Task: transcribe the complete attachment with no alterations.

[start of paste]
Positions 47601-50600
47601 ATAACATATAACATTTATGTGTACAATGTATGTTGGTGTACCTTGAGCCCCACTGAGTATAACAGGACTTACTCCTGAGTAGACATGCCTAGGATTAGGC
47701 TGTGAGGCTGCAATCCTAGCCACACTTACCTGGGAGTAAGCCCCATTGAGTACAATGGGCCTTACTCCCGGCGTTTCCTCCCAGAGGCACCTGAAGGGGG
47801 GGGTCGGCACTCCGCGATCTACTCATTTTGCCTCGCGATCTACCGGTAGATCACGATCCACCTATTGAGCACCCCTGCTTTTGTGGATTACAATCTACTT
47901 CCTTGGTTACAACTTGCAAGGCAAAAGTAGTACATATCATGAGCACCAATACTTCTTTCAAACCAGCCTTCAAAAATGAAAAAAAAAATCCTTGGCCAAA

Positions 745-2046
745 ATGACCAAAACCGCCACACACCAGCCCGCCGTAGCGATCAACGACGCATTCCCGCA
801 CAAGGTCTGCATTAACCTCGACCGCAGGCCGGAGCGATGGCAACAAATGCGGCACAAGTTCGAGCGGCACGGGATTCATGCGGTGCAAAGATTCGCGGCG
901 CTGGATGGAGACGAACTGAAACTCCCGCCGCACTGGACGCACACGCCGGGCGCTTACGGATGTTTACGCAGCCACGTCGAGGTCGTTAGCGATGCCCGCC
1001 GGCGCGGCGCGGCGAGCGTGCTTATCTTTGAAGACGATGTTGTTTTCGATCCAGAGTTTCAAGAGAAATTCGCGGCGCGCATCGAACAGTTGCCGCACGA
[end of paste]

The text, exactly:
Positions 47601-50600
47601 ATAACATATAACATTTATGTGTACAATGTATGTTGGTGTACCTTGAGCCCCACTGAGTATAACAGGACTTACTCCTGAGTAGACATGCCTAGGATTAGGC
47701 TGTGAGGCTGCAATCCTAGCCACACTTACCTGGGAGTAAGCCCCATTGAGTACAATGGGCCTTACTCCCGGCGTTTCCTCCCAGAGGCACCTGAAGGGGG
47801 GGGTCGGCACTCCGCGATCTACTCATTTTGCCTCGCGATCTACCGGTAGATCACGATCCACCTATTGAGCACCCCTGCTTTTGTGGATTACAATCTACTT
47901 CCTTGGTTACAACTTGCAAGGCAAAAGTAGTACATATCATGAGCACCAATACTTCTTTCAAACCAGCCTTCAAAAATGAAAAAAAAAATCCTTGGCCAAA

Positions 745-2046
745 ATGACCAAAACCGCCACACACCAGCCCGCCGTAGCGATCAACGACGCATTCCCGCA
801 CAAGGTCTGCATTAACCTCGACCGCAGGCCGGAGCGATGGCAACAAATGCGGCACAAGTTCGAGCGGCACGGGATTCATGCGGTGCAAAGATTCGCGGCG
901 CTGGATGGAGACGAACTGAAACTCCCGCCGCACTGGACGCACACGCCGGGCGCTTACGGATGTTTACGCAGCCACGTCGAGGTCGTTAGCGATGCCCGCC
1001 GGCGCGGCGCGGCGAGCGTGCTTATCTTTGAAGACGATGTTGTTTTCGATCCAGAGTTTCAAGAGAAATTCGCGGCGCGCATCGAACAGTTGCCGCACGA